And I did.  After going through turnarounds I could realize that I was out of contention for a top 5 or 10 in my age group.  That would be the only thing I can say I was a little sad about, in all honesty I really did wish for a top 5 in my age group, but if you scroll through you can see the amazing depth of competition it took to place there.  That was initially disappointing but all you can do (or all I can do) is learn from that and use it to help me understand not to get overly comfortable with my ‘bests’ as there are a lot ‘better bests’ out there.  It’s not upsetting, it’s inspiring, to realize I need to work harder and get ready to blow some ‘limits’ out of the water (ironically, it starts with faster swimming).  So at a point while running back toward town, I was running with all heart and no need for worry about placing.  It was truly a race against myself.  And whatever poor girl ran ahead of me.  And I did really well.  With the obstacles I had to positively overcome, I ran a 3:16 something, good for 2nd overall fastest age group run.  Not too shabby.

Again, for the moments that make you think, as I was running back to town, so where some other people, but they were doing it on their bikes.  They would still have a marathon to run.  It was a slow trickle of riders coming through, and all I could think for them was ‘good for you’ because I knew they would make it.  I also thought ‘my god that is going to be tough’ because you still have a marathon to go.  Humbling.

Eventually upon reaching Palani there were no more girls in sight.  So, I was able to start enjoying this just a little bit more.  I smashed my way down the hill (enough that my laces – yes – my elastic laces – became somewhat undone).  I could feel that it was possible for my shoe to come off, and if so, I didn’t care enough to run back up the hill and get it.  It would have made for some comedy, but luckily for my skin it stayed on.  You run along an amazingly supportive stretch for a few blocks, turn the corner and then you’re back along Ali’i drive to the finish, lined with people, probably 5-10 deep all the way along.  I had the luxury of being all on my own, no one really close, so I was able to slow down and just look at everything around me.  I had many people heed advice to enjoy the last stretch.  I did.  I was so amazed with it all when I reached the finish line I really didn’t know what to do.  So I just took it all in, and there’s a lot to think about when you’re up on that ramp.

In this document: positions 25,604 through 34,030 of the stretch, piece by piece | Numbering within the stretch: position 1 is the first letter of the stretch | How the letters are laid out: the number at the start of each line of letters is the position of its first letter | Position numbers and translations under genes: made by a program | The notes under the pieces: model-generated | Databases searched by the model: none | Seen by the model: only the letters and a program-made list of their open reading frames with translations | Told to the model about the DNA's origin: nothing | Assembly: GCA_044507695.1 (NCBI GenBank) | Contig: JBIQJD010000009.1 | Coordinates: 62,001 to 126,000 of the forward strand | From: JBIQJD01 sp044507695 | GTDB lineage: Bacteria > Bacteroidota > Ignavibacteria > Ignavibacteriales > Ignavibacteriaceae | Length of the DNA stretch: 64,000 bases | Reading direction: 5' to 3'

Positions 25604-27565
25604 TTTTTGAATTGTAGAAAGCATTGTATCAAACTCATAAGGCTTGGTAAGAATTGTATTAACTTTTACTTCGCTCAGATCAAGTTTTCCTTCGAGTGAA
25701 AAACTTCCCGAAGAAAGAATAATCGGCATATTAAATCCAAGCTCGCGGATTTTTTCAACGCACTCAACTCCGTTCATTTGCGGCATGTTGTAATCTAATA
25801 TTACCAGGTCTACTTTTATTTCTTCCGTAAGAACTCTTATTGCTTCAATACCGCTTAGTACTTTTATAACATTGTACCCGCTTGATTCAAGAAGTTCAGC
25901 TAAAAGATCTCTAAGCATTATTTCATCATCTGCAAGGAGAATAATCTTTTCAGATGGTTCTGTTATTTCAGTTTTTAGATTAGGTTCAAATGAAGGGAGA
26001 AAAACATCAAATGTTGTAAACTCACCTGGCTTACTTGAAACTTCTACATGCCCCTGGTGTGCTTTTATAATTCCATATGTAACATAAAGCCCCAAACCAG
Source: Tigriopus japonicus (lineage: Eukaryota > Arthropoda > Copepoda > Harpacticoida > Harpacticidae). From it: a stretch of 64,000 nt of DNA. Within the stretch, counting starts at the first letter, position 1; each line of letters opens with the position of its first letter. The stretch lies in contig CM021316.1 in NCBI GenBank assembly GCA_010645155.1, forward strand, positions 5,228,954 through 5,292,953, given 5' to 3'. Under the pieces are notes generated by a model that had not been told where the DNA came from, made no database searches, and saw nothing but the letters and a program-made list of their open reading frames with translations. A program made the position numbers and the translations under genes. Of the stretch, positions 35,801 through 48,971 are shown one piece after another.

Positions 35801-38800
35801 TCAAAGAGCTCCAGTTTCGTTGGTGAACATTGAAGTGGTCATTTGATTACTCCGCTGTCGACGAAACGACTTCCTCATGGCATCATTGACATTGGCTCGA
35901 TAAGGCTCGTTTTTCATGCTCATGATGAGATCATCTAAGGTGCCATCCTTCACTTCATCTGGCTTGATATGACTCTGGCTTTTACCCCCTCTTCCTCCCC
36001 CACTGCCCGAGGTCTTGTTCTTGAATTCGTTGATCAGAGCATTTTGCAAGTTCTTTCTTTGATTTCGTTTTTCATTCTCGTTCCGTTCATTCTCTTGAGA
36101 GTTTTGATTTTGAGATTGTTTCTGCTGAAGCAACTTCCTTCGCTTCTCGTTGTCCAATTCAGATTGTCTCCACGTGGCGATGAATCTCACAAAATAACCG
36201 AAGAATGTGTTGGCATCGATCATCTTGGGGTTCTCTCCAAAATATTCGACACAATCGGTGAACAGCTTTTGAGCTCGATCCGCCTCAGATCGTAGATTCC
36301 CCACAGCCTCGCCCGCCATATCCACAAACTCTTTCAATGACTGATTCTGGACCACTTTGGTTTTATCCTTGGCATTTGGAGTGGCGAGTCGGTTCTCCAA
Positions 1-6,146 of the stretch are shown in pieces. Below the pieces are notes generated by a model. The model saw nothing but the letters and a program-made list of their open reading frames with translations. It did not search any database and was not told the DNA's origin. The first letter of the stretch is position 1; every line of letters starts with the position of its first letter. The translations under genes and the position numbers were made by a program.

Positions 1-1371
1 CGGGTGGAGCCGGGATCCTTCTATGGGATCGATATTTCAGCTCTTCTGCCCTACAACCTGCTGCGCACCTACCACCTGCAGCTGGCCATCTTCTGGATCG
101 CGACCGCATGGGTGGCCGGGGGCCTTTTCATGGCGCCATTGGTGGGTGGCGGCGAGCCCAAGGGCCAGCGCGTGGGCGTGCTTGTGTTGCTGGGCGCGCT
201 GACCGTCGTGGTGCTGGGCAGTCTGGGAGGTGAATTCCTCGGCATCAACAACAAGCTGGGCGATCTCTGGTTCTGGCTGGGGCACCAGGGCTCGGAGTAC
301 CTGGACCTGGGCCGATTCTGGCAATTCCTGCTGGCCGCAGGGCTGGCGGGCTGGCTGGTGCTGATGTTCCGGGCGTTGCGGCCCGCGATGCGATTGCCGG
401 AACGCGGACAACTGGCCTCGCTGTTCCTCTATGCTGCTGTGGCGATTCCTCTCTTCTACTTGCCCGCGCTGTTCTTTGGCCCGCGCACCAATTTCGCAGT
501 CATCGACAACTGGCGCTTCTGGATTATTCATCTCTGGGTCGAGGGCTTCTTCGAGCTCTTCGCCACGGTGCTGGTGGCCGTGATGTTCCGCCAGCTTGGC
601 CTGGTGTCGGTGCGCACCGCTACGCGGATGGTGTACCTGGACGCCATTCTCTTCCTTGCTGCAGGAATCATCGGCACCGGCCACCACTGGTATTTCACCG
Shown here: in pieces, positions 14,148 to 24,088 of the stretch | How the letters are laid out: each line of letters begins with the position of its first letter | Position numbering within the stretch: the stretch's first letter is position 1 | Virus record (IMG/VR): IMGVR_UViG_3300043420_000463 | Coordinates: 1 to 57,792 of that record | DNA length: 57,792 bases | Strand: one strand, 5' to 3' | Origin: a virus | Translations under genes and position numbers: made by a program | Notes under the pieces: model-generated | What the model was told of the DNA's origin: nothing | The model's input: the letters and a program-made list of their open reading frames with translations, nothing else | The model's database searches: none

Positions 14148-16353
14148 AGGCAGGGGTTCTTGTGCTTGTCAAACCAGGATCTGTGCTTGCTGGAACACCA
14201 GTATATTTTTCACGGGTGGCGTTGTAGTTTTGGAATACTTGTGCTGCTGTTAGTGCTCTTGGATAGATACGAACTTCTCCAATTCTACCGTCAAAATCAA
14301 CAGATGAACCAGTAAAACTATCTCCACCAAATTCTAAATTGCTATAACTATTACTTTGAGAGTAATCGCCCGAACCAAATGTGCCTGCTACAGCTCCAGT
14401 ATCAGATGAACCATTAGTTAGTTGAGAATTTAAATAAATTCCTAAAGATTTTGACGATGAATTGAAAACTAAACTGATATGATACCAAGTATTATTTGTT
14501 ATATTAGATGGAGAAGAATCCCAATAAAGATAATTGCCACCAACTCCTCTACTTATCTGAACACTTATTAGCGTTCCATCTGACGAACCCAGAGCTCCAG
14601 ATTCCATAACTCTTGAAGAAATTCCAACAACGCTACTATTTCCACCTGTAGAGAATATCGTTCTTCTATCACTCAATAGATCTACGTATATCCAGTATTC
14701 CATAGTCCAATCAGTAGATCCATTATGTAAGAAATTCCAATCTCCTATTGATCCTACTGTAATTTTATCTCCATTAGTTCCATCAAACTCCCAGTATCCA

Although I’d have to double check, I think my time was 10:14:07.  And I worked for every minute of it.

Part 6: The Thanks

I can write on and on, but this is reaching novel proportions, and I’ve certainly had many more thoughts on the race, my life, my future and my support.  All I want to finish by saying quite classically I could have done this without the support I’ve received from so many, most closely my family but especially from my partner Shawn.  I’ve been given the opportunity of a lifetime and I’ve done all I can to honour that and try to not take anything for granted throughout the year.  My life has changed as a result.  As with so many turns in the road of life, I didn’t know this was coming.  But most things that I hold most important to me in my life, come from surprises, risks, and dreams.

this guy finally gets a holiday! so deserved!

A big thank you to so many of my friends and training partners who are such wonderful people, to my coaches Jeremy Hopwood & Jerry Ziak (ofVanRunning) and swim coach Nathan Skirrow.   To the companies who put their faith my desire to do well and be a good ambassador for sport: Aquadiva Swimwear, Reflect Sports, the new & equally as awesome sponsor CHICKED, and the Massage Therapy Clinic at the UBC Aquatic Centre.  Also a big thanks to Compressport Canada who sent compression sleeves in a flash for me to take to Kona – they were wonderful & my calves love them!  You have all made me feel so special with your support & enthusiasm!  You can all do me a favour by checking out all these companies and support those that support athletes.  Their involvement in sport is a lot more than product=money.  These people do a ton to help athletes anyway they can.  It has been really neat to be able to partner and experience this with them.

Part 7: The Wrap

As I’ve also written before, as I learned this year, there is nothing wrong with being a dreamer.  And I couldn’t help but notice, in those that have achieved greatness in this sport that dreams are a common theme.  So if you take anything away from this report, maybe you’ll feel that it could be that it’s ok to have a dream, whether you tell your neighbour that dream or not, it doesn’t matter.  What matters is that you’re ok with having one.

The rest is up to you.